Speech and Language
Through our Selective Medical Services we are able to assist with Speech and Language. Speech and Language therapists (SLPs) as they are known can help in many difference ways.
What Is Speech-Language Therapy?
Speech-language therapy is the treatment for most kids with speech and/or language disorders.
What Are Speech Disorders?
A speech disorder refers to a problem with making sounds. Speech disorders include:
- Articulation disorders: These are problems with making sounds in syllables, or saying words incorrectly to the point that listeners can't understand what's being said.
- Fluency disorders: These include problems such as stuttering, in which the flow of speech is interrupted by unusual stops, partial-word repetitions ("b-b-boy"), or prolonging sounds and syllables (sssssnake).
- Resonance or voice disorders: These are problems with the pitch, volume, or quality of the voice that distract listeners from what's being said. These types of disorders may also cause pain or discomfort for a child when speaking.
What Are Language Disorders?
A language disorder refers to a problem understanding or putting words together to communicate ideas.
Language disorders can be either receptive or expressive:
- Receptive disorders are problems with understanding or processing language.
- Expressive disorders are problems with putting words together, having a limited vocabulary, or being unable to use language in a socially appropriate way.
- Cognitive-communication disorders are problems with communication skills that involve memory, attention, perception, organization, regulation, and problem solving.
What Are Feeding Disorders?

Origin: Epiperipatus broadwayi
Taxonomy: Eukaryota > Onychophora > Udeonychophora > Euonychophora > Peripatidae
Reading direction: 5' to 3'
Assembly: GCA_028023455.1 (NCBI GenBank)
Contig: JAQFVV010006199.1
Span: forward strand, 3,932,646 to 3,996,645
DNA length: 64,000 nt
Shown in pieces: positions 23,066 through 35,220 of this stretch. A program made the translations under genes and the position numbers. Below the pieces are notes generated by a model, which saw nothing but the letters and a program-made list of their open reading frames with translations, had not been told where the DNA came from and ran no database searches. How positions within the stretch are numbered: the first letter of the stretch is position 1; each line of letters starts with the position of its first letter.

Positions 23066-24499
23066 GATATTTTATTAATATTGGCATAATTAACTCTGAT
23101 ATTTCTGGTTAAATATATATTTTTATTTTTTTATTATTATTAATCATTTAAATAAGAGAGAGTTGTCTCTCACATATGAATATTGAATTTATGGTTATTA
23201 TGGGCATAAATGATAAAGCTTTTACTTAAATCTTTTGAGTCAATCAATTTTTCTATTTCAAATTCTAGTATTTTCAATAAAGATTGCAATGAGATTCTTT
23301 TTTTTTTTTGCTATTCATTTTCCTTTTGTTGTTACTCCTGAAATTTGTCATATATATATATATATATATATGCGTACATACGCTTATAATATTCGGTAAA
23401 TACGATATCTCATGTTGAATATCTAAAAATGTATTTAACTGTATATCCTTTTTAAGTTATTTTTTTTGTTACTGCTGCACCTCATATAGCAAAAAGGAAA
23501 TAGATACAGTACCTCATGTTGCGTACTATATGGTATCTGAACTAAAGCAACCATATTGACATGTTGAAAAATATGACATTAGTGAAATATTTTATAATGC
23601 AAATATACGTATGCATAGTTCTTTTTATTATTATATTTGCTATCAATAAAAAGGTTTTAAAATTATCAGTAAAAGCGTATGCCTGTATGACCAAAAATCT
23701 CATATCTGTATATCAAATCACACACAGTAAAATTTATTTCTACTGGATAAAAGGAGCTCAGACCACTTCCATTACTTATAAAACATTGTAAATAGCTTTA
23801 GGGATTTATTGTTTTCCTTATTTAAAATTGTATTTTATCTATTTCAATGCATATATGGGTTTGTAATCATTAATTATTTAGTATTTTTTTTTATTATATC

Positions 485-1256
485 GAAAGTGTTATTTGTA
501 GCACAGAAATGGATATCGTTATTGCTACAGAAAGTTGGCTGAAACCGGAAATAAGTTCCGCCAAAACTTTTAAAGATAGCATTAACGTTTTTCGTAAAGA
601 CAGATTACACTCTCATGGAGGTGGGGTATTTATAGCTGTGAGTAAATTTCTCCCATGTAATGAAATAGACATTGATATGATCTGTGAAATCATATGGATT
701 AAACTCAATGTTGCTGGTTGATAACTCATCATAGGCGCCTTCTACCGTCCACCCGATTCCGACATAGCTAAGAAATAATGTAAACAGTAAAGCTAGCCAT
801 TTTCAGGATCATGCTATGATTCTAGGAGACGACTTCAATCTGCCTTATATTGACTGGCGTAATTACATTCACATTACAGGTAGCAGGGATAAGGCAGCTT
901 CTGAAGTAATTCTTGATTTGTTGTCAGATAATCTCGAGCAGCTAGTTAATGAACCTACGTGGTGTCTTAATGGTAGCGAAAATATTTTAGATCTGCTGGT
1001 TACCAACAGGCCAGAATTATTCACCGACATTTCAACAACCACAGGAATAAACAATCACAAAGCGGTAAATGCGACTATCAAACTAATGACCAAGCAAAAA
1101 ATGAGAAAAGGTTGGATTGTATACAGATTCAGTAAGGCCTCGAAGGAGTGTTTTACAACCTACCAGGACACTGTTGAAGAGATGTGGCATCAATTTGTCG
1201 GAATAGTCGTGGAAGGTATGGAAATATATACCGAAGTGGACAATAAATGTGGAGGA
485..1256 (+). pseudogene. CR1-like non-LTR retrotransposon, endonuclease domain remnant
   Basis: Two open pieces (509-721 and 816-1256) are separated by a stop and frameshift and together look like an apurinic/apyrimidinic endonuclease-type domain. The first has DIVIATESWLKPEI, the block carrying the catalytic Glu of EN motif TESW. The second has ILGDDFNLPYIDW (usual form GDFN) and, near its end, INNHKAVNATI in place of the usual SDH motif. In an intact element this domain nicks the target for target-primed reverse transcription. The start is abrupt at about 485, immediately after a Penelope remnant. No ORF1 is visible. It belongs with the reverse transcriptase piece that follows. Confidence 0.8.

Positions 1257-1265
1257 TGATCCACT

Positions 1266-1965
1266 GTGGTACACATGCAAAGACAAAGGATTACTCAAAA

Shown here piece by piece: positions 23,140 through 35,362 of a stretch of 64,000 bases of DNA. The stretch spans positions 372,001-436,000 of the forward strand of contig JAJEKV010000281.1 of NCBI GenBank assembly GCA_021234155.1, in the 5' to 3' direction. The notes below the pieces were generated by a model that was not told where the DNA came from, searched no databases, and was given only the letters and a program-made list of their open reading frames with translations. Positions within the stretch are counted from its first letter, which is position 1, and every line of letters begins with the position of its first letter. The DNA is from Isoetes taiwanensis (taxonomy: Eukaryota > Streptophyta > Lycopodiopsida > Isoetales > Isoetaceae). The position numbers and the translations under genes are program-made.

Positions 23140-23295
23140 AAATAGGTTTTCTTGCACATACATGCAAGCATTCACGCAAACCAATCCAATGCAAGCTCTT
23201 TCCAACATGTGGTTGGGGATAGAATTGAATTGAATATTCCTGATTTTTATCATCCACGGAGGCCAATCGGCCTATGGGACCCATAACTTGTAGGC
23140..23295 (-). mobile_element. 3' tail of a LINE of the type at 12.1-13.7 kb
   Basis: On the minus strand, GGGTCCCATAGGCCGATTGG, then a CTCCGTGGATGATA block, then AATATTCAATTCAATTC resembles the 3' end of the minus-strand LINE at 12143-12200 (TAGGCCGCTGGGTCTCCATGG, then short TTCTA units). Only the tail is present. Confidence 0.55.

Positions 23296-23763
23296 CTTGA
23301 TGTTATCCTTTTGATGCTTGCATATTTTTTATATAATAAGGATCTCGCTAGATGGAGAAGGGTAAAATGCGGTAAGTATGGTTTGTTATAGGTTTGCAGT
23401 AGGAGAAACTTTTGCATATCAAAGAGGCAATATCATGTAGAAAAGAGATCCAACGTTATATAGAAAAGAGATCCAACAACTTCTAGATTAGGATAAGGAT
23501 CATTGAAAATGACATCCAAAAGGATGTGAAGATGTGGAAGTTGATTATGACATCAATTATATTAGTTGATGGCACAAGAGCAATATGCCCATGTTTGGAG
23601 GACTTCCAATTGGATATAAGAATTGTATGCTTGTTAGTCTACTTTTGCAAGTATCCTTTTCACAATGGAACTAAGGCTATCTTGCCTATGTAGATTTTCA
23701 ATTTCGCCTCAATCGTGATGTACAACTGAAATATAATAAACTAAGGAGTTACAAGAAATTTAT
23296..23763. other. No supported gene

Dysphagia/oral feeding disorders are disorders in the way someone eats or drinks. They include problems with chewing and swallowing, coughing, gagging, and refusing foods.
What Do SLPs Do?
In speech-language therapy, an SLP works with a child one-on-one, in a small group, or in a classroom to overcome problems.
Therapists use a variety of strategies, including:
- Language intervention activities: The SLP will interact with a child by playing and talking, using pictures, books, objects, or ongoing events to stimulate language development. The therapist may model correct vocabulary and grammar, and use repetition exercises to build language skills.
- Articulation therapy: Articulation, or sound production, exercises involve having the therapist model correct sounds and syllables in words and sentences for a child, often during play activities. The level of play is age-appropriate and related to the child's specific needs. The SLP will show the child how to make certain sounds, such as the "r" sound, and may show how to move the tongue to make specific sounds.
- Oral-motor/feeding and swallowing therapy: The SLP may use a variety of oral exercises — including facial massage and various tongue, lip, and jaw exercises — to strengthen the muscles of the mouth for eating, drinking, and swallowing. The SLP may also introduce different food textures and temperatures to increase a child's oral awareness during eating and swallowing.
Why Do Some Kids Need Speech-Language Therapy?
Kids might need speech-language therapy for many reasons, including:
- hearing impairments
- cognitive (intellectual, thinking) or other developmental delays
- weak oral muscles
- chronic hoarseness
- cleft lip or cleft palate
- motor planning problems
- articulation problems
- fluency disorders
- respiratory problems (breathing disorders)
- feeding and swallowing disorders
- traumatic brain injury.
How Can Parents Help?
Parents are key to the success of a child's progress in speech or language therapy. Kids who finish the program quickest and with the longest-lasting results are those whose parents were involved.
Ask our therapist what you can do to help your child. For instance, you can help your child do the at-home activities that the SLP suggests. This ensures the continued progress and carry-over of new skills.
Get in touch and see how we can help you